History: The patient is a 54 year old Asian male with a two month history of Gynecomastia diagnosed clinically by the patient's PMD. The pt claims that he began noticing an increase in his breast size without any other body changes. Mr. Wong denies any changes in weight, energy level, hair, or medications. He also denies any discharge or tenderness.
Radiological Findings: MLO and CC views of both breasts.
Â· Both breasts showed evidence of breast tissue extending behind the areola bilaterally.
o RT - Both CC and MLO views show mild breast tissue behind the areola without evidence of calcifications, densities/masses or soft tissue involvement.
o LT - Both CC and MLO views show a larger amount of breast tissue behind the areola without evidence of calcifications, densities/masses or soft tissue involvement.
Diagnosis: Gynecomastia (made clinically and confirmed through mammography)
A. Deficient production or action of testosterone
1. Congenital anorchia
2. Androgen resistance (testicular feminization and Reifenstein syndrome)
3. Defects of testosterone synthesis
4. Klinefelter syndrome
5. Viral orchitis
8. Neurologic and granulomatous diseases
9. Renal failure
B. Increased estrogen production
1. Increased estrogen secretion
a. Testicular tumors
b. True hermaphroditism
c. Carcinoma of the lung and other tumors producing hCG
2. Increased substrate for extraglandular aromatase
a. Adrenal disease
b. Liver disease
3. Increase in extraglandular aromatase
1. Estrogens (diethylstilbestrol, birth control pills, digitalis, estrogen-containing cosmetics, estrogen-contaminated foods, phytoestrogens)
2. Drugs that enhance endogenous estrogen secretion (gonadotropins, clomiphene)
3. Inhibitors of testosterone synthesis and/or action (ketoconazole, metronidazole, alkylating agents, cisplatin, spironolactone, cimetidine, flutamide, etomidate)
4. Unknown mechanisms (busulfan, isoniazid, methyldopa, tricyclic antidepressants, penicillamine, diazepam, omeprazole, calcium channel blockers, angiotensin-converting enzyme inhibitors, marijuana, heroin, finasteride)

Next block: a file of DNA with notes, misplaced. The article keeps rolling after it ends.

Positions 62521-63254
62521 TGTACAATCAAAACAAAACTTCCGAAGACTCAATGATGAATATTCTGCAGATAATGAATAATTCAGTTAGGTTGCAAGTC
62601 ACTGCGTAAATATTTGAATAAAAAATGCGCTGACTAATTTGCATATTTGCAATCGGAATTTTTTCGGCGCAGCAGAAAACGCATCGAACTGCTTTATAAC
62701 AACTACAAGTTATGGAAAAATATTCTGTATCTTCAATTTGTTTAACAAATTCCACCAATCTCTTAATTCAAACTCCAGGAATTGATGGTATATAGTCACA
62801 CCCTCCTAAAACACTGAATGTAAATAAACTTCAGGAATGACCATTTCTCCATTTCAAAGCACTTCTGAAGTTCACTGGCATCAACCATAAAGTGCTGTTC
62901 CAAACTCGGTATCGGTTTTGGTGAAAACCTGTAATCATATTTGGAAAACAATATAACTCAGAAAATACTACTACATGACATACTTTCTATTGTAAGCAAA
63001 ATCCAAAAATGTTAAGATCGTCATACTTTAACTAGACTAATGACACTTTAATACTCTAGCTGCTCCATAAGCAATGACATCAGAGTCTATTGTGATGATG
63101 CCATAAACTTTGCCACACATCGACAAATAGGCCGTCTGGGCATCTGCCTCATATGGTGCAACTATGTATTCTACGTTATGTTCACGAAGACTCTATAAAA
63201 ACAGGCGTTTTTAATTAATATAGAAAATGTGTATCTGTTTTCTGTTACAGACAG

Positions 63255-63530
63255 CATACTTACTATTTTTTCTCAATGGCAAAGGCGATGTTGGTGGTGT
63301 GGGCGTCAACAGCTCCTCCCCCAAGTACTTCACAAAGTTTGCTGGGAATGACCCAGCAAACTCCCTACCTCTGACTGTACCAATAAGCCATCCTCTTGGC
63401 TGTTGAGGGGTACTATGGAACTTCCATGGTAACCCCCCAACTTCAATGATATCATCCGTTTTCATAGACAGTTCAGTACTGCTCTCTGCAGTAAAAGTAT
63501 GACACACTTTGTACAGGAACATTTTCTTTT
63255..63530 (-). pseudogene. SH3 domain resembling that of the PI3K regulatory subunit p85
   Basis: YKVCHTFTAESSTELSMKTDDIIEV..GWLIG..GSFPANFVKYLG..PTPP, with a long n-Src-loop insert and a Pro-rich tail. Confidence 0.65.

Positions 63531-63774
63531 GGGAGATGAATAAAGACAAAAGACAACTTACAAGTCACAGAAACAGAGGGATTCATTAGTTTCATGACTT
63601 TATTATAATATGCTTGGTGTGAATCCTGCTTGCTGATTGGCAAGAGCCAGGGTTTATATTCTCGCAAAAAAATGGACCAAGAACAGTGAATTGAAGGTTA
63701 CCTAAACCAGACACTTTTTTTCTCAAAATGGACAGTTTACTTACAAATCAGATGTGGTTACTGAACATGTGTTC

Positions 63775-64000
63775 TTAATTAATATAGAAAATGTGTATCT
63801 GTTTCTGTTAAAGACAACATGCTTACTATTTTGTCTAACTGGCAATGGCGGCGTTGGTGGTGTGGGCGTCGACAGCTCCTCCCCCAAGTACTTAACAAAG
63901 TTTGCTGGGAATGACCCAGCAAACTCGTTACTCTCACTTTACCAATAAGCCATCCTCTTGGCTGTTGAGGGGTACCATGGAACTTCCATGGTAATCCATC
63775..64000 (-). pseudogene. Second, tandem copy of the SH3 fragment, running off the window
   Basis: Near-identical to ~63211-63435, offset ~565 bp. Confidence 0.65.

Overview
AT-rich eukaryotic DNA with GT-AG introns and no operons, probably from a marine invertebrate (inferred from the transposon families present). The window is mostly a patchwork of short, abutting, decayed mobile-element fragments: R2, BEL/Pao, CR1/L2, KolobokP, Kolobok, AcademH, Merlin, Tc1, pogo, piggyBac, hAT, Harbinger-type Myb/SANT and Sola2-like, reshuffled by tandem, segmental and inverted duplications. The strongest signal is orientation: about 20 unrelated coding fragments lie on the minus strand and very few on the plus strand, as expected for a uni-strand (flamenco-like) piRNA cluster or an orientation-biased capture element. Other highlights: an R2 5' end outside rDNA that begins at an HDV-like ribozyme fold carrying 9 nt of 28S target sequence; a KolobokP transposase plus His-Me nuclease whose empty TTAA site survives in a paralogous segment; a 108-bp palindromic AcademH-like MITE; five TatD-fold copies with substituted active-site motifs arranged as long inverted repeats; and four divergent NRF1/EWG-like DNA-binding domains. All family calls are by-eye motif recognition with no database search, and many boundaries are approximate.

Radiographic Findings (mammography):
Â· Early - nodular pattern with increased tissue focally in the subareolar area.
Â· Late - Fibrous phase with tissue radiating out from the nipple.
Â· Diffuse glandular pattern.
Â· Unilateral or asymmetric.
Â· If classic gynecomastia is seen with no microcalcifications or eccentric mass, biopsy may be averted unless the pt is symptomatic.
The incidence of active gynecomastia in autopsy series is between 5 and 9 percent. It may be difficult to distinguish true breast tissue from masses of adipose tissue without true breast enlargement (lipomastia); in such cases, true gynecomastia can be separated from lipomastia by mammography or ultrasonography. The incidence of gynecomastia may have increased (possibly due to exposure to environmental or plant estrogens), or the autopsy data may underestimate the frequency of palpable breast tissue. The finding of gynecomastia (distinct from lipomastia) may indicate underlying pathology or a normal variant.
Early gynecomastia is characterized by proliferation in the breast of both the fibroblastic stroma and the duct system, which elongates, buds, and duplicates. As gynecomastia persists, progressive fibrosis and hyalinization are associated with regression of epithelial proliferation and, eventually, a decrease in the number of ducts. When the cause of the gynecomastia is corrected early in the course, resolution occurs by reduction in size and epithelial content with gradual disappearance of the ducts, leaving hyaline bands that eventually disappear.
Growth of the breast in men, as in women, is mediated by estrogen and results from disturbances of the normal ratio of active androgen to estrogen. Estradiol formation in normal men occurs principally by the conversion of circulating androgen to estrogen in extraglandular tissues; the normal ratio of production of testosterone to estradiol in adult men is approximately 100:1 (6 mg versus 45 ug/day), and the normal ratio of the two hormones in plasma is about 300:1. Growth of the breast ensues in men when the normal ratio decreases as the result of diminished testosterone production or action, enhanced estrogen formation, or both processes occurring simultaneously.